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Proposed removal of Klamath River dams to cost over $400M


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Proposed removal of Klamath River dams to cost over $400M

The removal of four hydro facilities from the Klamath River in southern Oregon and Northern California will cost approximately $433.7 million, according to a July 29 filing with the Federal Energy Regulatory Commission.

That latest estimate includes all expenditures to date and future cost of planning, oversight, construction, and mitigation, as well as the costs of insurance, bonds, and indemnification, according to the filing.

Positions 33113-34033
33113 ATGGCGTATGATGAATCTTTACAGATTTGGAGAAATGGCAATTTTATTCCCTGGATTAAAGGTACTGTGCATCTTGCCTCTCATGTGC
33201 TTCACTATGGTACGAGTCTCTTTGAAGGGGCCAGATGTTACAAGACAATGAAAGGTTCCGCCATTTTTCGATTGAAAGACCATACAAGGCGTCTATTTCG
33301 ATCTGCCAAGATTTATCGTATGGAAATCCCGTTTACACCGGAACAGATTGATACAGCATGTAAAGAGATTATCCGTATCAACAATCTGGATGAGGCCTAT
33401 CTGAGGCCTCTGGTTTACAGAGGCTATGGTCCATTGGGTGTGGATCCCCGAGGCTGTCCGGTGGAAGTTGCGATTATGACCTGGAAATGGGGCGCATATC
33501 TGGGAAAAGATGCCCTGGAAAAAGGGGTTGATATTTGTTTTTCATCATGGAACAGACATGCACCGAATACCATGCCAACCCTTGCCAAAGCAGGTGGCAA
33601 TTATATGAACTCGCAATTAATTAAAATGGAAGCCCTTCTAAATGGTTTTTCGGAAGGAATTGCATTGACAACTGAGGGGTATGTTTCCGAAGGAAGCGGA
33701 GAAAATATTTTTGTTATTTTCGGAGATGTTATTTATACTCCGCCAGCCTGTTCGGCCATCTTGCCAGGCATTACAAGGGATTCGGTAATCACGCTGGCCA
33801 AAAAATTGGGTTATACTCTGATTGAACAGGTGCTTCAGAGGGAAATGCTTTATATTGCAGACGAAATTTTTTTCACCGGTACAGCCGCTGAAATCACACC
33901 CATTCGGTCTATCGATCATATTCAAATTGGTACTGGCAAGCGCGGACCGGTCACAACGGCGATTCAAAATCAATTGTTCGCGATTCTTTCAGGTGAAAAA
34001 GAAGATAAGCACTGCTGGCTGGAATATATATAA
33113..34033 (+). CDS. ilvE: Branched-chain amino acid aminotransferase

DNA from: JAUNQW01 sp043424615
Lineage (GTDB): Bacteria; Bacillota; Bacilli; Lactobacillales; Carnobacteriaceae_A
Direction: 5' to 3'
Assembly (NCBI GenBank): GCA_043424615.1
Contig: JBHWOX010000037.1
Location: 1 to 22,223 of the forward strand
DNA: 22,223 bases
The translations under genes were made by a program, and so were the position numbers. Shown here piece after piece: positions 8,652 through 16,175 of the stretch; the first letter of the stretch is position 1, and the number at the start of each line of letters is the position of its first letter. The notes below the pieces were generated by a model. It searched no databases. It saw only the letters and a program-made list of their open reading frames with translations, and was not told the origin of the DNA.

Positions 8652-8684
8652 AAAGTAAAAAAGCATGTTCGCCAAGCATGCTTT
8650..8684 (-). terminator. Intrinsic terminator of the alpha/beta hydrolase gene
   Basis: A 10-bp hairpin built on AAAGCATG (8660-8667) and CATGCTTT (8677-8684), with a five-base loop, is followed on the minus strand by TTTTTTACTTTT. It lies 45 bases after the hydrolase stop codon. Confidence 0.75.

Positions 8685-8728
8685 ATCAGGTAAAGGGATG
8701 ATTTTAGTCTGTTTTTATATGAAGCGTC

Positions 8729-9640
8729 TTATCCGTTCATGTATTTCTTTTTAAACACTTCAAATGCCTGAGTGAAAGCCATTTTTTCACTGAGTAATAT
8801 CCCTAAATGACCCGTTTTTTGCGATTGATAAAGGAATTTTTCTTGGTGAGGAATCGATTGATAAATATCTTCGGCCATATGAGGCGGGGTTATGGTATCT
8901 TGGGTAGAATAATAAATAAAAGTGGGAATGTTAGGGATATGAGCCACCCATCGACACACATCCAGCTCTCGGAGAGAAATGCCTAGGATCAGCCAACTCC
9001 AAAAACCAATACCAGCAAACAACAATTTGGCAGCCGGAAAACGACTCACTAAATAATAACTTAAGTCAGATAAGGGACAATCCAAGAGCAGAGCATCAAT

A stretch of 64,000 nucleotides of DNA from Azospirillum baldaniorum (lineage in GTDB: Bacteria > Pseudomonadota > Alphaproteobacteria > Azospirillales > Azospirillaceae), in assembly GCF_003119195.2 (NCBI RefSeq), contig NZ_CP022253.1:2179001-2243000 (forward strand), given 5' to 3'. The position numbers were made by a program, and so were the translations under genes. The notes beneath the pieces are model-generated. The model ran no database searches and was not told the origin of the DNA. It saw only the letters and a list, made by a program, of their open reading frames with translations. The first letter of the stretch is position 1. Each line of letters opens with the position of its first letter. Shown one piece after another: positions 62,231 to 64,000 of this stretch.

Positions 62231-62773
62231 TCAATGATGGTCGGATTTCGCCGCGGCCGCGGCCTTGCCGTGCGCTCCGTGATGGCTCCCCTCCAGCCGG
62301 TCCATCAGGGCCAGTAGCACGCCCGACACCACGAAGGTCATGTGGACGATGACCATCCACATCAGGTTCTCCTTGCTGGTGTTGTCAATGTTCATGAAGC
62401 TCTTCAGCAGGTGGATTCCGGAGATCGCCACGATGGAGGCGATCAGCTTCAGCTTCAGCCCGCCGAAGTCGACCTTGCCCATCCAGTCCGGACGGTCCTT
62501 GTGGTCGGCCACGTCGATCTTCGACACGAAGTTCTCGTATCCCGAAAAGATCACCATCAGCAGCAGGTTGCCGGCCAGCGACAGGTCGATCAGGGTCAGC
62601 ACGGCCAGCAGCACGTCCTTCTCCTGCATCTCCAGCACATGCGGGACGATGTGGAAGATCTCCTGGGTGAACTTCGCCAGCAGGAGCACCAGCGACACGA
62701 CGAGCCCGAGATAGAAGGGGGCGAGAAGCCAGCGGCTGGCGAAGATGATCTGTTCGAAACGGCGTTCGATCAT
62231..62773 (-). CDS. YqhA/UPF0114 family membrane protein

All four projects could be removed as early as 2022, according to the filing. An original deadline, set in 2016, aimed to have the dams razed by 2020.

The Klamath River Renewal Corp., a Berkeley, Calif.-based nonprofit, submitted plans for the decommissioning and eventual scrapping of the Iron Gate (Klamath Hydroelectric Project), John C Boyle (Klamath Hydroelectric Project), Copco 1 (Klamath Hydroelectric Project) and Copco 2 (Klamath Hydroelectric Project) dams with FERC in 2018. The four facilities make up the Klamath Hydroelectric Project.

The filings are part of a proceeding in which FERC is considering whether to transfer the dams' operating license from Berkshire Hathaway Inc. subsidiary PacifiCorp to the Klamath River Renewal Corp.

Klamath River Renewal is seeking to acquire, decommission and raze the dams because they block an upstream habitat for migratory fish, including salmon.